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Using Shadowing in C#

, 25 Jul 2011 CPOL
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This article shows how you can use shadowing to change the behavior of properties in an inherited class.

Introduction

Shadowing is a useful tool for customizing classes when you want to keep some properties hidden from a third party, but allow your own developers access to specific regions of an inherited class.

Background

My employer specializes in online assessments that evaluate prospective employees for high-potential talent. We allow our clients to set up personality assessments for their prospective employees by passing an Assessment object to our systems through Web Services. When we moved to a new WCF model, we took an opportunity to make our assessment setup more friendly and flexible to our 3rd party developers.

Our new design used two classes: a lightweight assessment class for the customer, and a heavyweight class for internal use. The lightweight class inherited from an interface. The heavyweight class inherited from an abstract class which in turn inherited from the same interface. When the customer sends an assessment, the lightweight assessment class is cast to the heavyweight class and the heavyweight class automatically populates its properties from our database. This hides the database implementation from our third party vendors. In order to avoid future misuse of the heavyweight class, we built it with few set properties and designed it to to be created only by casting from the lightweight class.

But this presented an additional problem. Eventually, I had to get assessment information from our database with a Finished Assessment class. Most of this assessment information reused components from the Heavyweight class. How could I reuse the abstract class when it was absent of set properties? I couldn’t reuse the Heavyweight class since setting up a Heavyweight class required a new assessment.

The answer is shadowing.

Using the Code

Assume you have a section of code in your abstract class that has property which only contains a get, but no set:
public virtual Guid Company_Id { get { return _Company_Id; } }
Theoretically, you should be able to override it in an inherited class by doing this:
public override Guid Company_Id { get { return _Company_Id; } set { _Company_Id = value; } }
Right? Wrong. You can’t override something that isn’t there.

The correct way would be to use the new keyword in place of the override:

public new Guid Company_Id { get { return _Company_Id; } set{ _Company_Id = value; } }
This will allow you to shadow the set property without throwing an exception. You can set up classes that change the behavior of the inherited class by replacing the base member, yet retain the flexibility of the base class so that you can re-use your code.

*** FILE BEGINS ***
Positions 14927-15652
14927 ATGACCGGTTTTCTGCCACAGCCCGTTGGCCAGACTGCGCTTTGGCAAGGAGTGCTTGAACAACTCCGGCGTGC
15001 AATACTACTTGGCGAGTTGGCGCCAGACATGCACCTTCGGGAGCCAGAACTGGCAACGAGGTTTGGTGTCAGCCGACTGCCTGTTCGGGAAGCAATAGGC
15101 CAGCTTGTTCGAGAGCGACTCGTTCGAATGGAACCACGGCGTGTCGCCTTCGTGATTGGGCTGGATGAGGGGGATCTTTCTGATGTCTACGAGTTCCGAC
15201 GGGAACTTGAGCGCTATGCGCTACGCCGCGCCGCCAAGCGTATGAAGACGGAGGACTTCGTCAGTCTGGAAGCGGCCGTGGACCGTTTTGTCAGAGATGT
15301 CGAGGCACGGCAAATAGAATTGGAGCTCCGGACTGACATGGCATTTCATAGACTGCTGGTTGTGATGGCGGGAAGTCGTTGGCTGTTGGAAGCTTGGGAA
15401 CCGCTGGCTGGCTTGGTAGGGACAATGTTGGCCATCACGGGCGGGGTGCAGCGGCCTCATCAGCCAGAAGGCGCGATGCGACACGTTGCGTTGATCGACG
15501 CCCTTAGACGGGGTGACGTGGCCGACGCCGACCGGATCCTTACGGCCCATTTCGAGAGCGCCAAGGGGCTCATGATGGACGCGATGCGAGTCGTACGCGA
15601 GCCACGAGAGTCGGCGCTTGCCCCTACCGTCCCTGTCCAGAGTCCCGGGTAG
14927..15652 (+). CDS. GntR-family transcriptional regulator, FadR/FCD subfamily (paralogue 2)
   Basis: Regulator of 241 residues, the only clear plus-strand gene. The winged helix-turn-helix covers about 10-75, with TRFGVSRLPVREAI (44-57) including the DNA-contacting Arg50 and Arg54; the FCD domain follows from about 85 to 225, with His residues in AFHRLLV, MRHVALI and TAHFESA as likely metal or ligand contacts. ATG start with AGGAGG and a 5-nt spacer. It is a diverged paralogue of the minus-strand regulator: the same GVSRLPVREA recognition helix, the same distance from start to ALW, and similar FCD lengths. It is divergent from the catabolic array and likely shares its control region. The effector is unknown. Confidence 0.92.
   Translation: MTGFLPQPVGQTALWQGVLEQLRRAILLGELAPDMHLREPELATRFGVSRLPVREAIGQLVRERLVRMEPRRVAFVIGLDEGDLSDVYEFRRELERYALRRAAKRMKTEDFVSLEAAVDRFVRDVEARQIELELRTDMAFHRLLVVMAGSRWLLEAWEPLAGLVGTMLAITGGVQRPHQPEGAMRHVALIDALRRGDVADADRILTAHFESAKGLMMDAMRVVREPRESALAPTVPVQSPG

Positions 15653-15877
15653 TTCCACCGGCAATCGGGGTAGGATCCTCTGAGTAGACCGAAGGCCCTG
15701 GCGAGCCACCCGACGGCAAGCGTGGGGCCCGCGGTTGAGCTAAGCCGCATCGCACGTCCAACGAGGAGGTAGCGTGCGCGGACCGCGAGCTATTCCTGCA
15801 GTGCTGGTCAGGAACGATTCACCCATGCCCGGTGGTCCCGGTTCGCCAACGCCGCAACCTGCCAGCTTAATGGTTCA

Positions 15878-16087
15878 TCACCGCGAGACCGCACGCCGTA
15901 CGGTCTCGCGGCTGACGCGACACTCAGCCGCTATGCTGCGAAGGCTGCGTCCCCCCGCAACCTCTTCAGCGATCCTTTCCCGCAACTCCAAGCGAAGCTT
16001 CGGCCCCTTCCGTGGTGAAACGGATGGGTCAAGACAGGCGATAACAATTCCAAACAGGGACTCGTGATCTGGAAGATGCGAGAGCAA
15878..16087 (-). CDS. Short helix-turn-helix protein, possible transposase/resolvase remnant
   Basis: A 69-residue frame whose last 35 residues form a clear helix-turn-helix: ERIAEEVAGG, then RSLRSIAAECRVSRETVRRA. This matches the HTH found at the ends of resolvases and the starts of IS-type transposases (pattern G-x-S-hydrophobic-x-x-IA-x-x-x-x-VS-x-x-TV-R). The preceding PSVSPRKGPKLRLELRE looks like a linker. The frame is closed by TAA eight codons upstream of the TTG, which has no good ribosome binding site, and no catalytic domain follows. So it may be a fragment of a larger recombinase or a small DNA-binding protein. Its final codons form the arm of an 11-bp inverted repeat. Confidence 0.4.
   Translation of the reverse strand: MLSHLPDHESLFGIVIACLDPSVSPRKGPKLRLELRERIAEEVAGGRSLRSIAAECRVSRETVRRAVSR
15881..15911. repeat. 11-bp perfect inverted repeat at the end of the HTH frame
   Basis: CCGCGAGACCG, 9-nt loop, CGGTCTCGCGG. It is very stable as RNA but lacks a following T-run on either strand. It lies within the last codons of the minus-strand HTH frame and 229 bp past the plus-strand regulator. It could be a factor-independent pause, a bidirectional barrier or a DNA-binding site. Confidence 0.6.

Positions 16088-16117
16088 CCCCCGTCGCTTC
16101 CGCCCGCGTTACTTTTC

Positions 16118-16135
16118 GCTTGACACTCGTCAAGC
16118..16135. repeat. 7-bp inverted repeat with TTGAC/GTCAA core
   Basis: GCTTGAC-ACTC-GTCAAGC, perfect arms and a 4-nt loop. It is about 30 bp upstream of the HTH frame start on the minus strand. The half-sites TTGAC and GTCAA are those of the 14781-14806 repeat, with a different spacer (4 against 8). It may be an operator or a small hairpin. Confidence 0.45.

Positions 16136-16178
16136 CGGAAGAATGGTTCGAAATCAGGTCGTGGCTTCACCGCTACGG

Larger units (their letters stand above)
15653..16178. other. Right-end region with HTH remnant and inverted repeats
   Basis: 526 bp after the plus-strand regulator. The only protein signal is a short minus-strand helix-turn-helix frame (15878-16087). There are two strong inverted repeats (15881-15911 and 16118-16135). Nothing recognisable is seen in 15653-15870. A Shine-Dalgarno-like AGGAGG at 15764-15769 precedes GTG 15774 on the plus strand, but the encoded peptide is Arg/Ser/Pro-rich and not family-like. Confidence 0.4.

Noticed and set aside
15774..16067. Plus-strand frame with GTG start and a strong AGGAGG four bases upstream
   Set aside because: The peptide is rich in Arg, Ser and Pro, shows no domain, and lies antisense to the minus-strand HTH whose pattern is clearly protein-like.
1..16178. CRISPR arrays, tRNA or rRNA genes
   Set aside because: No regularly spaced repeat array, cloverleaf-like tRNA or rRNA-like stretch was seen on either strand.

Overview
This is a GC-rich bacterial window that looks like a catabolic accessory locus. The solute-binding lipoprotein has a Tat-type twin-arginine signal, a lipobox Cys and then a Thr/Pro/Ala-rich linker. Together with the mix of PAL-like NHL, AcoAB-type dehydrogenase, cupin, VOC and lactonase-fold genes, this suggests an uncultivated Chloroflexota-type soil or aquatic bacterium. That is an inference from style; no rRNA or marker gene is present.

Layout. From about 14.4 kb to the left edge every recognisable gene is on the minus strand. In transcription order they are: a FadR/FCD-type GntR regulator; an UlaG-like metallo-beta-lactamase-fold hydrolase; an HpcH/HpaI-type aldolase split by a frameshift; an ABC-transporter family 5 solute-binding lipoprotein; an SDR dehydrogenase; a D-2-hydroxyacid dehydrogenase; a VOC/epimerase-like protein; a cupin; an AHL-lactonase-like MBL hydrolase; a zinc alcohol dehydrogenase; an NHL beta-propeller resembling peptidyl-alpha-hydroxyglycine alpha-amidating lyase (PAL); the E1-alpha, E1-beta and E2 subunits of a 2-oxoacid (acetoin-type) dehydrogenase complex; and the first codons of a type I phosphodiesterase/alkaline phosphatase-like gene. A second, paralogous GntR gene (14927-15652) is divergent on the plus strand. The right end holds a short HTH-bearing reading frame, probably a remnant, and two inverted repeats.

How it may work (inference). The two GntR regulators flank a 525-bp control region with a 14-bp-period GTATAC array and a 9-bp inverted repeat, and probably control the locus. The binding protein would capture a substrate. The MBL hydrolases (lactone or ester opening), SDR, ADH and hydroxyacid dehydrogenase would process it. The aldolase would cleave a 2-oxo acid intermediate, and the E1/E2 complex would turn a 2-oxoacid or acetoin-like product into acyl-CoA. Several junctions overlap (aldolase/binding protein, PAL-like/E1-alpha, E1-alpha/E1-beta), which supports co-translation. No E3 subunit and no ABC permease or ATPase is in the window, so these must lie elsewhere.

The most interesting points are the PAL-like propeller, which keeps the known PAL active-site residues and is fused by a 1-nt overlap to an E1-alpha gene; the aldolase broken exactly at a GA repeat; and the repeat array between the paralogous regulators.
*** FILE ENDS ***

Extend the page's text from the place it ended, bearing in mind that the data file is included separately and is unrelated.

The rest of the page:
Points of Interest

The lazy way of doing this would have been to simply add a set command in the abstract class and then override them to take them away in the Heavyweight class. But this could have also opened up tempting holes in the Heavyweight class which would have encouraged programmers to re-use it for all sorts of inappropriate things. With shadowing, the Heavyweight class stays heavy. The Finished Assessment class does its job. And the Lightweight class hides its complicated implementation from our customers.

License

This article, along with any associated source code and files, is licensed under The Code Project Open License (CPOL)

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About the Author

Ryan McBeth
Architect Caliper Corporation
United States United States
I've been a software developer for over 11 years working on a wide variety of projects. I've written electronic tank simulations, built web software during the .com boom, developed embedded handheld digital cameras, tracked prices of scrap steel and now help companies hire the best talent for the money with online personalty testing.

Comments and Discussions

 
GeneralMy vote of 3 Pinmemberprakash_21012-Apr-13 3:12 
QuestionExcellent article PinmemberDebasish B13-Dec-12 1:05 
GeneralMy vote of 4 PinmemberJitendra20053-Nov-12 11:03 
General[My vote of 1] Wrong keywords used. Pinmembercythe16-Oct-12 19:16 
GeneralReason for my vote of 1 Not good example. PinmemberROHITH.SUNNY24-Nov-11 21:29 
GeneralReason for my vote of 2 New poperty is not virtual. It uses ... PinmemberKelqualyn1-Aug-11 22:00 
GeneralReason for my vote of 2 It's not really good example. If the... PinmemberWhiteRose161125-Jul-11 19:08 
GeneralReason for my vote of 5 Very good, practical example of usin... PinmemberDrABELL25-Jul-11 18:29 

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